Q&A with Cramer Pest Control’s Chris Cramer

By |  August 18, 2017

Our question-and-answer session this month focuses on Chris Cramer, owner of Cramer Pest Control in Fort Mills, S.C. For the first eight years, he did everything himself. Fast-forward 20 years, and the company now has 16 employees and projected revenues of $2 million.
 

1. How can pest management companies better attract, develop and retain today’s and tomorrow’s brightest minds?

Millennials get a bad rap. Many are a product of the hovering parent; everything has been figured out for them. But there’s tremendous potential. Because they’ve had constant support, they’re not short on self-confidence. Align a plan for them that is very detailed of your expectations. Once they have a proper plan laid out for them, they can actually excel and exceed expectations. When you don’t give them clear instructions, it becomes very frustrating for both sides.

2. How have you trained your technicians to ensure customer satisfaction?

From the get-go, we wanted fans, not clients. We call our customers the following day to find out how the service went. With pest control, there are so many choices and opportunities out there. If customers aren’t satisfied, they won’t necessarily call you and complain; they will just move to another company. The phone calls give us an opportunity for quality control, customer retention and relationship building.

3. Are customers surprised to get that call?

The tech doesn’t prep them. Eighty percent of our sales are referral business. We’re probably the highest priced in our area, but we grow at a clip like nobody else because of word-of-mouth. When we make that secondary connection, customers find out we really care about them and their opinion.

A lot of times you get the opportunity to fix misinformation. When the technician is there for 25 minutes, and in the customer’s mind, service should have taken an hour, just talking through that helps. They may have felt they overpaid for what they didn’t get, but when you have a conversation with them and they notice they no longer have bugs, they realize the solution was exactly what they paid for.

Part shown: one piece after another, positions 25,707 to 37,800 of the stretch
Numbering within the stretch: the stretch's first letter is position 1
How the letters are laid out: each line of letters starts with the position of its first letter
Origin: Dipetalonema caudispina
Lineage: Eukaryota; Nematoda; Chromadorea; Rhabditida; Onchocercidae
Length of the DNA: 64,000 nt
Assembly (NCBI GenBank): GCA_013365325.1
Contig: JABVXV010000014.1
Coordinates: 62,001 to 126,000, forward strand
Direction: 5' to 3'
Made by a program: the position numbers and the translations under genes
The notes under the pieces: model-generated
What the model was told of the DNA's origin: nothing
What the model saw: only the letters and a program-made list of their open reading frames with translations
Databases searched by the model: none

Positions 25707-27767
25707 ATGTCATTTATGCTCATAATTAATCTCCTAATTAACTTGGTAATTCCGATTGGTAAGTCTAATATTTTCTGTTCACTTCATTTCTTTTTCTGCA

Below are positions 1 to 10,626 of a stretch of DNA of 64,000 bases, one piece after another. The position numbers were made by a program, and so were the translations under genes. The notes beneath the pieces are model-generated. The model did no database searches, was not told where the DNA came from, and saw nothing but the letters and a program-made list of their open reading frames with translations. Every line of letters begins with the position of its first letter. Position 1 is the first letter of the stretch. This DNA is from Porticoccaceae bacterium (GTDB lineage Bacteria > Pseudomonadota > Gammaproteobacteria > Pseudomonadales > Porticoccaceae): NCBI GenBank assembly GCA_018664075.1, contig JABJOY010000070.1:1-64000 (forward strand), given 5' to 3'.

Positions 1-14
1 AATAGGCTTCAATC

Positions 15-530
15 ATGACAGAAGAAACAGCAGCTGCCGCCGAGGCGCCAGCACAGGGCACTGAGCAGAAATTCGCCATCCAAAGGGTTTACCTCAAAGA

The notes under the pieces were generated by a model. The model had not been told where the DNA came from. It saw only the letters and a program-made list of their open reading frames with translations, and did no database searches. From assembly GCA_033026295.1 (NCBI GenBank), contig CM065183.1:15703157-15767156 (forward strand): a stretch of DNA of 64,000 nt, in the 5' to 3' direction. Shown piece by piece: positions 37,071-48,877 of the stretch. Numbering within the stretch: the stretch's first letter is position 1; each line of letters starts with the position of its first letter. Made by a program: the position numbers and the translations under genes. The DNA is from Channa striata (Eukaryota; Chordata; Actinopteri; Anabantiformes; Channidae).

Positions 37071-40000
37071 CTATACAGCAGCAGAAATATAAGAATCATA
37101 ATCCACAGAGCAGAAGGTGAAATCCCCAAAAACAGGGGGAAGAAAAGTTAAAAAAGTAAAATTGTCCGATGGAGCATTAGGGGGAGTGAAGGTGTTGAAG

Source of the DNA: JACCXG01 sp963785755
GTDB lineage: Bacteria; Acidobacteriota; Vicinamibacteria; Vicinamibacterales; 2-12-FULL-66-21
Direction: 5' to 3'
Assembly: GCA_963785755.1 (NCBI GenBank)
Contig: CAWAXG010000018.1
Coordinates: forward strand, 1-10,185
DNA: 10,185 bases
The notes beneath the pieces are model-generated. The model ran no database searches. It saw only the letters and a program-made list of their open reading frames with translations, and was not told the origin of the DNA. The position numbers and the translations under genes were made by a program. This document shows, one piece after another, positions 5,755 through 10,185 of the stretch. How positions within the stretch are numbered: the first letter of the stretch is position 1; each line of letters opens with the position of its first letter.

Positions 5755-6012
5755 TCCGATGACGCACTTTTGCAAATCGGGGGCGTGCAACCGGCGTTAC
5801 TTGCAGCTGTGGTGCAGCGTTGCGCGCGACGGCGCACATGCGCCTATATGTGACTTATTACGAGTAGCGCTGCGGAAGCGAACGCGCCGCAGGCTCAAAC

Educated customers become fantastic referrals because they take the information you’ve given them and they share it with their neighbors. They are your mouthpiece where you can’t be.

4. The industry has had success converting do-it-yourselfers into clients. How can we build upon this conversion trend?

With do-it-yourselfers, it really comes down to price. Their failure usually is going to be when they contact a professional. Don’t ever drop a price point so you’re attracting do-it-yourselfers. Really know what you do, so when they do contact you, they recognize they’ve gotten into an arena they never should have entered. Make sure you take care of their problem as soon as you get that opportunity. Eventually, they will convert.

5. Looking ahead, will regulations related to the pest management industry increase or decrease?

Based on the new head of the U.S. Environmental Protection Agency (EPA), I think regulations will be eased. To some degree, regulations have raised the standard of professionalism for our industry. Safety concerns are not bad, because they teach us to go back to basic training tips and techniques learned so long ago. If the pest can find food and harborage, then the pest is going to exist; the pesticide or lack thereof has never been the focus of the treatment. Our professionalism and how we educate the consumer are always going to be the key.

You can reach Managing Editor Diane Sofranec at dsofranec@northcoastmedia.net or 216-706-3793.

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